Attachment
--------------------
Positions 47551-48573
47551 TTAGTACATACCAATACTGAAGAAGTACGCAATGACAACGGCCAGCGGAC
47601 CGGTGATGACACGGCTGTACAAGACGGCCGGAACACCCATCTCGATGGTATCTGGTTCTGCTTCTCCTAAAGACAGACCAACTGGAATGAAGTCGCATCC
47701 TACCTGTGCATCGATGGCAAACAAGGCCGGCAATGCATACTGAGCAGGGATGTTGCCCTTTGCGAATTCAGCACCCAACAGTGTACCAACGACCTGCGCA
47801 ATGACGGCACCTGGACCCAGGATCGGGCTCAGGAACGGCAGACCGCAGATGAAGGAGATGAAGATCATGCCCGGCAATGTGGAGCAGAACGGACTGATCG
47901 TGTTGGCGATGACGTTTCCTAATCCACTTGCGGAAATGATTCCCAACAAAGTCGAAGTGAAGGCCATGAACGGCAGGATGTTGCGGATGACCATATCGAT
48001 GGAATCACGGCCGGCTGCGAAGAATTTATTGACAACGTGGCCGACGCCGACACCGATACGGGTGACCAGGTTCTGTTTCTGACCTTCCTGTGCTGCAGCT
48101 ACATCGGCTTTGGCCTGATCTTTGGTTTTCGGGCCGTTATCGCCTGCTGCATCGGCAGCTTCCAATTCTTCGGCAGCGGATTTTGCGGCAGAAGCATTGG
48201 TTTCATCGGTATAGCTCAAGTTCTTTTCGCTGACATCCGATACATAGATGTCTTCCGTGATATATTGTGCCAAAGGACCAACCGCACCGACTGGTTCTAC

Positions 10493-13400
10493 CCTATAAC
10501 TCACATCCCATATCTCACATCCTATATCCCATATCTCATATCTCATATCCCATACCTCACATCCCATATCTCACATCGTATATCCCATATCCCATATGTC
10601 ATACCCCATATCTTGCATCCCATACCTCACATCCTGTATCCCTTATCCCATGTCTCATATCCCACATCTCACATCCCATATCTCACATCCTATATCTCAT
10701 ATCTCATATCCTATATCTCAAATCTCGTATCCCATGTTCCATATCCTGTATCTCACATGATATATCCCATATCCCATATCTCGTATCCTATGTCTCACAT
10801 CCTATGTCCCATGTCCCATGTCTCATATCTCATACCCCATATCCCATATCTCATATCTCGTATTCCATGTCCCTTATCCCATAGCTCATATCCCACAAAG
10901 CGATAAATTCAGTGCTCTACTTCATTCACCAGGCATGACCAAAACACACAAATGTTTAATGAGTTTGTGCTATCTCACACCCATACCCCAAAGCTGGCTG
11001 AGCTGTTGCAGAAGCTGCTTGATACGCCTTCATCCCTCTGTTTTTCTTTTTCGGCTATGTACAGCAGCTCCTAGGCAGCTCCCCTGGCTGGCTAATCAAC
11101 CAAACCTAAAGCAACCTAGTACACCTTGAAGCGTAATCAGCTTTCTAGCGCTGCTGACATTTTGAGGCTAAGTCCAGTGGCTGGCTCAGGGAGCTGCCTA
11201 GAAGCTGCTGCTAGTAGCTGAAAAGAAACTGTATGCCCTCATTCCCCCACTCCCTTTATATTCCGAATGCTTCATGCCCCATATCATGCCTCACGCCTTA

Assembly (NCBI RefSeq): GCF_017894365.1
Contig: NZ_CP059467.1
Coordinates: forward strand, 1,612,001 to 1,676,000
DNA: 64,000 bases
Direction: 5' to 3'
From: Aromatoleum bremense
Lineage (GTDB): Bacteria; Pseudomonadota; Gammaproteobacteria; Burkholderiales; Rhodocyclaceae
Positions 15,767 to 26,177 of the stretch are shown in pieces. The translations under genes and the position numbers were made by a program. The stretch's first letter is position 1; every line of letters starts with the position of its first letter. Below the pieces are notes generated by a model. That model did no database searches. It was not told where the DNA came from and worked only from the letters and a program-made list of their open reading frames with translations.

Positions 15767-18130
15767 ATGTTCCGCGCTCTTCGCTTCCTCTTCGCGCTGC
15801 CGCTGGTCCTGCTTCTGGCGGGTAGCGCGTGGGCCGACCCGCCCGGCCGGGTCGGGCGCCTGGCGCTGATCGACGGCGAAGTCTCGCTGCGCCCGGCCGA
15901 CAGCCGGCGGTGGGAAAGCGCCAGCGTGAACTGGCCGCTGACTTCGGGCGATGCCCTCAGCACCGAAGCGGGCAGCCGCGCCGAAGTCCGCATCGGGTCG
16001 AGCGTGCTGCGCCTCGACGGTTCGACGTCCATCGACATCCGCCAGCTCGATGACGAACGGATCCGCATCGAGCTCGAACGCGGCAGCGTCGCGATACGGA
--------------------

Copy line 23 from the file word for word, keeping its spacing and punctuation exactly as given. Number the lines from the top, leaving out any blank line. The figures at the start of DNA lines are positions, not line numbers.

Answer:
DNA: 64,000 bases